Fantasy Basketball: Week 17 Waiver Wire

Another week, another NBA bombshell. This time, the Knicks threw away their best player for cap space and spare parts, throwing both the Mavericks' and Knicks' rotations into the dramatic unknown. Meanwhile, Anthony Davis' camp is making it increasingly clear that when they said they wanted a trade, they mostly meant "a trade to the Lakers".

Two other trades went down over the last week, and they will also impact the waiver wire this week. The more important trade saw the Trail Blazers receiving Rodney Hood in exchange for Nik Stauskas, Wade Baldwin, and picks. Elsewhere, the Thunder traded backup wing Timothe Luwawu-Cabarrot to the Bulls.

Schedule-wise, there's not too much for managers to worry about. The most relevant detail is how balanced the day-to-day schedule is – every day features between five and nine games. A schedule that balanced means, in leagues that permit streaming, managers should have no trouble fitting in a streamer every day of the week.

The Jazz play only twice, while nine teams play four games. That makes it a relatively light week, so the penalty for starting a member of the Jazz is not as significant as it might usually be for someone with only two games in a week. The nine teams to play four times are the Hawks, Pacers, Bucks, Pelicans, Magic, Suns Kings, Spurs, and Wizards.

Adds for All Leagues

Jonathan Isaac, Magic (51 percent rostered)

Fantasy managers might be getting burned out on the Isaac hype. And that's understandable. It's been a year-and-a-half and he still hasn't done much of anything. He's 6'10", his arms reach practically to the moon, and yet he only recorded his second-career double-double last week. He was the runaway winner of my informal Twitter poll last week: "Which Fantasy player has received the most hype on the least production?" And, yes, I'm partially guilty of contributing to the hype.

But Isaac is so long and athletic, he averaged 2.2 steals and 2.0 blocks per-36 last season, and he's finally putting together a solid run. He's averaging 29.5 minutes over his last 10 games, up from 24.6 per game prior to that. He's averaging 10.8 points over his last six, and over his last three, he's (finally) averaging double-digit rebounds. Plus, his defense continues to be excellent.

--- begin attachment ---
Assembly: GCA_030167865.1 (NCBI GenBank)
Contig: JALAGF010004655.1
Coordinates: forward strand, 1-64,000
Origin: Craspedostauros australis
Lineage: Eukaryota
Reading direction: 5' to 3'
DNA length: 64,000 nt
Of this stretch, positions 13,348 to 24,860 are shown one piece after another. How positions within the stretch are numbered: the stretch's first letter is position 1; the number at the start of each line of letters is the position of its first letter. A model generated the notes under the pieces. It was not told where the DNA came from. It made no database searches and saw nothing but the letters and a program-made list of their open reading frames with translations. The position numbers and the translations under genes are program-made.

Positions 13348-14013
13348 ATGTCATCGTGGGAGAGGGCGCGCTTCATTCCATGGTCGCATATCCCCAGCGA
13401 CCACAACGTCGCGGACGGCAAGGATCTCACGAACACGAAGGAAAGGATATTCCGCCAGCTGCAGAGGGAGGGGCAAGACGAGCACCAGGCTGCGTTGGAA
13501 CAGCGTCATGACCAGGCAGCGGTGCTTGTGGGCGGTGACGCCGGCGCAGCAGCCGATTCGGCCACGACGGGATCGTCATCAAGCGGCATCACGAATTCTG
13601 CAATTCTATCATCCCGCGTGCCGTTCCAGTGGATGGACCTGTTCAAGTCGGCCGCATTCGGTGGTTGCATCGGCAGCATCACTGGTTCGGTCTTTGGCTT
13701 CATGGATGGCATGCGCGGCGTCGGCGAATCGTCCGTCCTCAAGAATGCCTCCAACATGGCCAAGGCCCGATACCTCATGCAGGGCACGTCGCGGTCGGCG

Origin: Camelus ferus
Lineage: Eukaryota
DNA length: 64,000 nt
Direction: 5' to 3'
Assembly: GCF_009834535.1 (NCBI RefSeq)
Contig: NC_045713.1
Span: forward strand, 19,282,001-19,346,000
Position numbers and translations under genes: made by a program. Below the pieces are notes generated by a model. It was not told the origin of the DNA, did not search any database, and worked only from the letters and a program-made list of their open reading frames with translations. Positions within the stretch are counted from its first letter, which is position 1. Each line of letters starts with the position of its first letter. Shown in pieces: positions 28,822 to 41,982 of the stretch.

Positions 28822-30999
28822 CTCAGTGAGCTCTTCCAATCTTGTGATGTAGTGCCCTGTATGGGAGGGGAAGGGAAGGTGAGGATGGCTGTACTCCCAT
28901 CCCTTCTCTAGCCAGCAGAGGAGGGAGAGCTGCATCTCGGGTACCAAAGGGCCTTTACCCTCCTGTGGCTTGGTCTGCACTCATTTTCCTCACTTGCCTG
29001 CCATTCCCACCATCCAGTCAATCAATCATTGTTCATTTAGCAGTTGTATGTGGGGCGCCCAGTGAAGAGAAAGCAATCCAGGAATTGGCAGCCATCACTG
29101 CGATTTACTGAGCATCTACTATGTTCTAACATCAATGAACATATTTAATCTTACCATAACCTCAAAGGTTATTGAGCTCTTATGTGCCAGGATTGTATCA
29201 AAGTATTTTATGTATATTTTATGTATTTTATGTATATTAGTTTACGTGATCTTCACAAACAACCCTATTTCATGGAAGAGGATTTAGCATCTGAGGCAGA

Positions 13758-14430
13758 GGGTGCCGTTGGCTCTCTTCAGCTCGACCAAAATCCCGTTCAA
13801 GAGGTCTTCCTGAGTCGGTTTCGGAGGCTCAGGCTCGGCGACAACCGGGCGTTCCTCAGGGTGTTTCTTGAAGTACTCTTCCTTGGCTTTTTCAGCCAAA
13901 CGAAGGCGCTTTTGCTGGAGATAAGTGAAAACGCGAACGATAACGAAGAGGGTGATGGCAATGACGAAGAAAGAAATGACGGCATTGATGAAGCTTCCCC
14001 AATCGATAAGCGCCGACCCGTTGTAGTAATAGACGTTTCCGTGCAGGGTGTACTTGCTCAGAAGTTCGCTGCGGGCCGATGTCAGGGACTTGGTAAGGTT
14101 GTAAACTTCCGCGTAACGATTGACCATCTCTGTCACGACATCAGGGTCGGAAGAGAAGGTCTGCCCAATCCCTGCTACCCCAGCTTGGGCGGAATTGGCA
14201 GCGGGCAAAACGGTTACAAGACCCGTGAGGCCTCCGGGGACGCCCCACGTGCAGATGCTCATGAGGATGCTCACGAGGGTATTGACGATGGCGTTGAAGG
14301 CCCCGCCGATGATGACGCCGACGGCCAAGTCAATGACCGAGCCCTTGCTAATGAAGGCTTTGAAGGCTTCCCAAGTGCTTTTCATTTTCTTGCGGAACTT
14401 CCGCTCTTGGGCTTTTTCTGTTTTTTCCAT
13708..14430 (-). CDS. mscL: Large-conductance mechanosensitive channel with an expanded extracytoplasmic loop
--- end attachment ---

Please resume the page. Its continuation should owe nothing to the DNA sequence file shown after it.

Maxi Kleber, Mavericks (13 percent rostered) and Dwight Powell, Mavericks (24 percent rostered)

The big Fantasy impact of the Porzingis trade is the Mavericks' frontcourt rotation. Porzingis (knee) is still out, with scarce reliable info about when he might return – the range of possible dates seems to be as soon as "very" or as late as "not this season". In the trade, the Mavericks sent away DeAndre Jordan, who was a minute and rebounds vacuum. Both Kleber and Powell should see their values skyrocket, at least until Porzingis returns to action — if he does so at all.

I'd prefer Kleber to Powell, but Kleber's scoring is so low some managers simply cannot take that hit. Blocks are hard to come by on the wire, and Kleber averages 1.9 per game when he's in the starting lineup — that would be good enough for eighth in the league this season. Kleber has started both games since the trade. He's also a good source of rebounds, steals, and threes. Powell has not started either game, but his minutes have increased, and he's likely to continue to see around 24 per game. He may end up being one of those unusable-in-standard, must-add-in-deep-leagues kind of players, offering a more balanced production profile. While his first two post-trade games have been decidedly underwhelming, he's still worth adding or holding until we have a larger sample size.

Jerryd Bayless, Timberwolves (22 percent rostered)